One of Canada’s leading women’s rights educators and advocates, Julie Lalonde (upper left), visited Perth last week to meet with members of the Burning Passions Theatre youth troupe, including (clockwise from top left) Ryan Kreissler, playwright/director Laurel Smith, Mary Cowan, Lu Williams, Ruby Davidson, and Winston Mavraganis.
One of Canada’s leading women’s rights educators and advocates, Julie Lalonde, visited Perth last week to meet with members of the Burning Passions Theatre youth troupe. Lalonde is acting as a primary consultant for a new play on the #MeToo movement exploring the aftermath of sexual assault, Every Friday, that tours Lanark County schools and youth centres for the last two weeks of April.
As someone who for 15 years has been active on the front lines of ending violence against women, the Governor General’s Award-winning advocate, who frequently appears in the national media as a go-to person for her expertise on such violence, shared important lessons with members of the youth troupe.
Lalonde chronicled a remarkable history that included leading a seven-year effort to establish the first sexual assault centre at Carleton University. It was an uphill battle, she recalled, because the administration refused to recognize the extent of rape culture on campus, claiming that to acknowledge the problem might hurt the school’s reputation znd discourage prospective students.
In response, Lalonde and a group of like-minded colleagues wrote petitions, held a town hall where the need to provide such a service was made obvious, and started an 18-hour-a-day support line that existed for years as the political struggle went on. While Carleton brought in a football team and built a new arena, it always claimed there was no funding available for a sexual assault centre.
“We heard horrible stories,” Lalonde says, often from women who had never before had their experiences framed within the context of naming the violence done to them as sexual assault. “We were hearing stories like ‘my abuser goes to the same class, what do I do?’ and “my teaching assistant is abusing me.’” In the era before Facebook and Twitter, the group got the word out about their hotline by placing flyers on car windshields and putting up posters at 4 am that were quickly taken down by staff. Each individual staffed the phone for four-hour shifts, 365 days a year.
The tireless Lalonde has also worked for seven years on a provincial campaign to end violence against women, training over 10,000 people while speaking in different communities some 200 days of the year. She has also, unfortunately, been the focus of repeated internet trolling and harassment, including death threats, many of which amplified after she spoke to cadets at the Royal Military College on recognizing and ending such violence. For a number of years afterward, she could not speak publicly without a police presence, which she said was supremely ironic given the national “awakening” then unfolding on sexual violence in light of allegations brought forward by a group of women against former CBC broadcaster Jian Ghomeshi.
Lalonde has also played a key role in working to improve safety for riders of OC Transpo while also shepherding a group called Hollaback Ottawa, which challenges street-level catcalls and harassment. A lot of people have yet to come to the terms with the fact that, she says, “social media is the new sidewalk,” a place where women are still not free to exist in a violence-free space.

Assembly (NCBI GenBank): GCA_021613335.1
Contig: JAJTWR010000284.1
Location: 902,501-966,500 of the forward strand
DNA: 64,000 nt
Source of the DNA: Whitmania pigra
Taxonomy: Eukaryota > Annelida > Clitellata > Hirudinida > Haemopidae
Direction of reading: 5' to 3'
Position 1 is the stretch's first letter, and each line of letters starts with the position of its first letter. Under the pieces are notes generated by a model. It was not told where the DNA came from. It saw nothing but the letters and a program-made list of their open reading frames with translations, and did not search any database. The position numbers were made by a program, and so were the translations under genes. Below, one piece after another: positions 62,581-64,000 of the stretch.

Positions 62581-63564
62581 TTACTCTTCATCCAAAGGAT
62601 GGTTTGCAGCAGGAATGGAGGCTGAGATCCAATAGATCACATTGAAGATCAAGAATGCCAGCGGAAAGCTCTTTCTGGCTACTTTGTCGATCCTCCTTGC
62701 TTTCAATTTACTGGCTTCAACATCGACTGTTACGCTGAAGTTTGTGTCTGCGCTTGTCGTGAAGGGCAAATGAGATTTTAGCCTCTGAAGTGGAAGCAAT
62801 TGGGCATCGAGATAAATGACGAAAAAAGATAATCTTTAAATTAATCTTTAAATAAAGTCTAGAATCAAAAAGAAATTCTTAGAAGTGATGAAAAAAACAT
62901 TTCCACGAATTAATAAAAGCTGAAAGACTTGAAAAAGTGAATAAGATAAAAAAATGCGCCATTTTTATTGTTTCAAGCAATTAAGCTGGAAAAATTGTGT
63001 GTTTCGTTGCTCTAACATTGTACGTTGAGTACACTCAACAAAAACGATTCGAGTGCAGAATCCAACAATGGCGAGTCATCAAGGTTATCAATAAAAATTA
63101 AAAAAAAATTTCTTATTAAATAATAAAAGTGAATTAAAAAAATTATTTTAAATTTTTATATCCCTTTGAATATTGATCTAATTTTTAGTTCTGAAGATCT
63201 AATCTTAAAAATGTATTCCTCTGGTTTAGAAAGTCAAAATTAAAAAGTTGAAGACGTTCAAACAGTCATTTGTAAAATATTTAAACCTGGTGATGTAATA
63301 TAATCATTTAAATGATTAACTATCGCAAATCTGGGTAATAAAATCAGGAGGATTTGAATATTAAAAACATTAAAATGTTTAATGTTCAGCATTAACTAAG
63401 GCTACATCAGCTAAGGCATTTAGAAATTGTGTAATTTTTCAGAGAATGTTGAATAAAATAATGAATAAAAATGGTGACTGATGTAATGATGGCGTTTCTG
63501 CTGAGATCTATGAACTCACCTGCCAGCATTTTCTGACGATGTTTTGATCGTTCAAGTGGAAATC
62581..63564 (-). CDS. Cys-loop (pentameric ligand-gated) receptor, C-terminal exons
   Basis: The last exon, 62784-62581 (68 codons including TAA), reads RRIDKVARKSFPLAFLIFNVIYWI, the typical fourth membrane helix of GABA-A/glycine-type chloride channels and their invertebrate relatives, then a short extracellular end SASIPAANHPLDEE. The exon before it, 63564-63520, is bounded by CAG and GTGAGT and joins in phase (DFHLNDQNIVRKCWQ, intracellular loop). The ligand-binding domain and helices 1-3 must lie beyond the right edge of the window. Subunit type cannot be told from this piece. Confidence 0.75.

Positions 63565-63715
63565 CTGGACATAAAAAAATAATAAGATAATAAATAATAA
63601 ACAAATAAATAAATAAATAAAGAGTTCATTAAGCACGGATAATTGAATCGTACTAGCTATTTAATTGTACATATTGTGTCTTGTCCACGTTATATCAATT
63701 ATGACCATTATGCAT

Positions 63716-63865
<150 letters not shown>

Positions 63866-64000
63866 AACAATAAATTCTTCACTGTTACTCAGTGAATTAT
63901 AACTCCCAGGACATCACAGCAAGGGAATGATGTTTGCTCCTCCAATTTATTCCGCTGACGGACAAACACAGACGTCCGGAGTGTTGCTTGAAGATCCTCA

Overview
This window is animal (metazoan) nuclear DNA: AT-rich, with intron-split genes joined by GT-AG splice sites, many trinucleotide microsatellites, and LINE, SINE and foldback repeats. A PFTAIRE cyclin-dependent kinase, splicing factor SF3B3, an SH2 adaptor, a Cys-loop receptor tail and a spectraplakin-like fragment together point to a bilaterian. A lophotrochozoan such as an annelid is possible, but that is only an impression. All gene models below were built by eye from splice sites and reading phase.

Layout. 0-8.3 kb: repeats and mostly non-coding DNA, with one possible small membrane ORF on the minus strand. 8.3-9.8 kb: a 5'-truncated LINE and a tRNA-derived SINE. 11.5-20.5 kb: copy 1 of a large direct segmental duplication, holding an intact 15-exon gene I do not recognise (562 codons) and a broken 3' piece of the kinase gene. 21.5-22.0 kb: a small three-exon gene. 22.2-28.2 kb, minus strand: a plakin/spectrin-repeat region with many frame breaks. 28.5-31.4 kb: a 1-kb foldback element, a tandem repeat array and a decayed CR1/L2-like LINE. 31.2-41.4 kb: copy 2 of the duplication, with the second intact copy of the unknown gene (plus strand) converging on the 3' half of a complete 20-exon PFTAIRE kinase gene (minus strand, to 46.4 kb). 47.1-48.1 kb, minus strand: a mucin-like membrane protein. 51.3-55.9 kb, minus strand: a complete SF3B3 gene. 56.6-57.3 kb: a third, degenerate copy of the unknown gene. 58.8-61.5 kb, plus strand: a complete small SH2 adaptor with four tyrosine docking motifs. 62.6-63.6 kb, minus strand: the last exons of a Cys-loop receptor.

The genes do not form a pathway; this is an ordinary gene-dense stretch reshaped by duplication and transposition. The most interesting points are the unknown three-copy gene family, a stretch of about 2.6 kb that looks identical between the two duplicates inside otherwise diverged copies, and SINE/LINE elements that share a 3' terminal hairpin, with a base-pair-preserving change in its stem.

While she garnered a national profile as a leading fighter against such violence, Lalonde says she was dealing with her own personal nightmare, being “brutally stalked” by a former boyfriend for over a decade. “I would be on the news talking about these issues, but I couldn’t talk about what was going on in my own life because it just wasn’t safe,” she says. The man who stalked her died in a car accident, but the damage he did – including Lalonde’s post-traumatic stress – remains, as documented in a new video she created with Montreal artist Ambivalently Yours, Outside of the Shadows (https://outsideoftheshadows.ca/).
“I broke my silence and took the social justice movement to task for ignoring criminal harassment. We talk about sexual violence. We talk about intimate partner violence. Why don’t we talk about stalking? I was tired of waiting for people to do it. I was tired of screaming into the void.”
Reflecting on the #MeToo movement, Lalonde says “If we’re waiting for survivors to just come forward, it won’t happen. We need to create the conditions for it to be safe enough to come forward. You have the right to decide if and when you tell your story.” She also rejects the Hollywood notion that simply telling one’s story of abuse will result in healing.
“There’s no guarantees, so as a counselor, I have often asked, ‘What does healing look like to you?’ The answer does not always come easily or clearly because most people do not know what options exist outside of calling the police or going to the hospital.”
Lalonde views the Burning Passions Theatre play, Every Friday, as an opportunity to continue spreading the word not only about the issue, but also the resources that, limited though they may be, are available in Lanark County.
Every Friday plays in Perth on Tuesday April 17 at 5pm at YAK (1 Sherbrooke Street East), at the Mississippi Mills Youth Centre (134 Main Street East) on Thursday April 19 at 5pm, at Lanark Community Youth Centre (61 Princess Street) on Friday April 20 at 6pm, and at the Smiths Falls Community Centre (71 Cornelia Street) on Friday April 27 at 4:30pm. Admission is by donation, with no one turned away for lack of funds.
For more information on the project or to arrange a school booking, contact burning[at]web.ca or call (613) 264-8088.